A lively real estate blogging/networking site (AgentGenius.com) recently hosted an article about the Australian method of selling homes. The process down under is comprised of many of the same components as ours – buyers, sellers, agents, walk-throughs, bids – with one key exception. What are they missing? A listing price!
That’s right – Australians hold an open house and then they begin receive offers and/or set an auction date. It’s fairly straightforward. Everyone knows who’s willing to pay what, and everyone knows when the sale will close. Offers, whether they are made pre- or during the auction, are not legally binding.
Of course, this minimizes the work that would normally be done by a listing agent, which is perhaps why a couple of comments on the AgentGenius article referred to the process as “ridiculous”. But let’s be realistic – what’s ridiculous about breaking with the highly-artificial concept of pre-determined “price”?
When we set a price for anything – whether it’s a pack of bubble-gum or a car or a bathing suit – we’re not actually making a statement about objective value. We’re making a guess or setting up an expectation about how much cash some other person would be willing to part with in order to obtain said bubble-gum, car, or bathing suit. We all kind of know this, but every single day we take the concept of “price” for granted – because, hey, it’s convenient not to have to launch into a soul-searching debate every time you go to the grocery store.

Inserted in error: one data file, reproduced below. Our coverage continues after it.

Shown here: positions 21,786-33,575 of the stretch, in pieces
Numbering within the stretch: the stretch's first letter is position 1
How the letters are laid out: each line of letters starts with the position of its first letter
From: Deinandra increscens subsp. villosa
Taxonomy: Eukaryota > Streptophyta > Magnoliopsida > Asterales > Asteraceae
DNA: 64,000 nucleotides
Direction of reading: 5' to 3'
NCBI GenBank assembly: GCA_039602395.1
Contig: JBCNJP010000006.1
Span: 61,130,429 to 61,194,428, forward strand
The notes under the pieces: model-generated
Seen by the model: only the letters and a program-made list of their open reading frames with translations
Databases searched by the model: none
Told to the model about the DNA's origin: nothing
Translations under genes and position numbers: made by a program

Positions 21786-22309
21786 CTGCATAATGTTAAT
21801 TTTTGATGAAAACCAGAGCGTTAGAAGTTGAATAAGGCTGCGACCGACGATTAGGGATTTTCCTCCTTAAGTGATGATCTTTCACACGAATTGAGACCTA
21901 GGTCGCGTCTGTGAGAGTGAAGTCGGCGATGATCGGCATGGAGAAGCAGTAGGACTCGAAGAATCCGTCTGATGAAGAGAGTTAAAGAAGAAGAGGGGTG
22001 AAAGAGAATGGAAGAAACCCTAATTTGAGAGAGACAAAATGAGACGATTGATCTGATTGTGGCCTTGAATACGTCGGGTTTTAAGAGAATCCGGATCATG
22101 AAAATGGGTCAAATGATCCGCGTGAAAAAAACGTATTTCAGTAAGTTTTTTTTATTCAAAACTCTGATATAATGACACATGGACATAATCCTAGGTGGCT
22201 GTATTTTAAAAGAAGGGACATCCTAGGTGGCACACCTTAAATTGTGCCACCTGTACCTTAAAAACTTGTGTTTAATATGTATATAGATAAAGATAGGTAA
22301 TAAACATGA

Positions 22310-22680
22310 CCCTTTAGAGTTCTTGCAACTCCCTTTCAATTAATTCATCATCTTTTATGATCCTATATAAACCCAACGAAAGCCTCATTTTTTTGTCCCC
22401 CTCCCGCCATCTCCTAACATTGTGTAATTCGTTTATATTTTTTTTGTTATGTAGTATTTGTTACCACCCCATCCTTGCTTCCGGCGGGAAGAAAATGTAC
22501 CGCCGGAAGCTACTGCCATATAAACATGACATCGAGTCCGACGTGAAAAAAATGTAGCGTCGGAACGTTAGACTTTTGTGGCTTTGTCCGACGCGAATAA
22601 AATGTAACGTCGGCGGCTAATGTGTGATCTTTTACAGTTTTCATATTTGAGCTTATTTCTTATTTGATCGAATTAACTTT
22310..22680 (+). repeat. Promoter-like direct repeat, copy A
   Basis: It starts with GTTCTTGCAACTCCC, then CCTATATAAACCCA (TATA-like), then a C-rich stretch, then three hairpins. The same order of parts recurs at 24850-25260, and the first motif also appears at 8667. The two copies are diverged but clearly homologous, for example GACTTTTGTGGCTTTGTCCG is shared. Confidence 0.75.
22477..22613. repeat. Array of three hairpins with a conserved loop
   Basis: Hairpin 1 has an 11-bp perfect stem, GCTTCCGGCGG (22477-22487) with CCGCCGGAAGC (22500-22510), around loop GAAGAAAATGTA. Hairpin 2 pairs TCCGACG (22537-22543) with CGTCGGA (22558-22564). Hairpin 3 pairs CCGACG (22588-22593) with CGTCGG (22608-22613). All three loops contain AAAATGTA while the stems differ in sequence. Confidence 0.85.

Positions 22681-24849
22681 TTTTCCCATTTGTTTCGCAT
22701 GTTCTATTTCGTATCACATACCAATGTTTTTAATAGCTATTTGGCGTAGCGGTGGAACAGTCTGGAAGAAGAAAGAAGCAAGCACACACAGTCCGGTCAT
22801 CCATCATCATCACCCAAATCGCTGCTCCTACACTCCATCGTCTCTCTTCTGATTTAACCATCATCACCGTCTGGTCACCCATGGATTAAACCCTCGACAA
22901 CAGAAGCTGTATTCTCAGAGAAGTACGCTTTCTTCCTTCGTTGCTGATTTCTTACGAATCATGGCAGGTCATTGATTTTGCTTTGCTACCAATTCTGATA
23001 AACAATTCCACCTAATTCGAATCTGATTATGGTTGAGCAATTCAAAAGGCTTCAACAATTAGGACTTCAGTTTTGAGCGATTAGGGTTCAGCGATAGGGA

But when it comes to a purchase that really DOES require some soul-searching, maybe taking “price” for granted isn’t the best idea? After all, the housing bubble – and any other kind of “bubble” – happens when people overestimate what other people are willing or able to pay.
Perhaps what we’ve all learned from the housing and economic crisis – and what we need to keep learning over and over – is that nothing is actually worth a penny more than what a living and breathing human being is actually willing to pay at a particular critical moment in time. What we need to remember at THIS particular critical moment in our economic history, is that no matter how frustrated or persecuted we may feel, we are all potential buyers – and buyers hold a lot of power.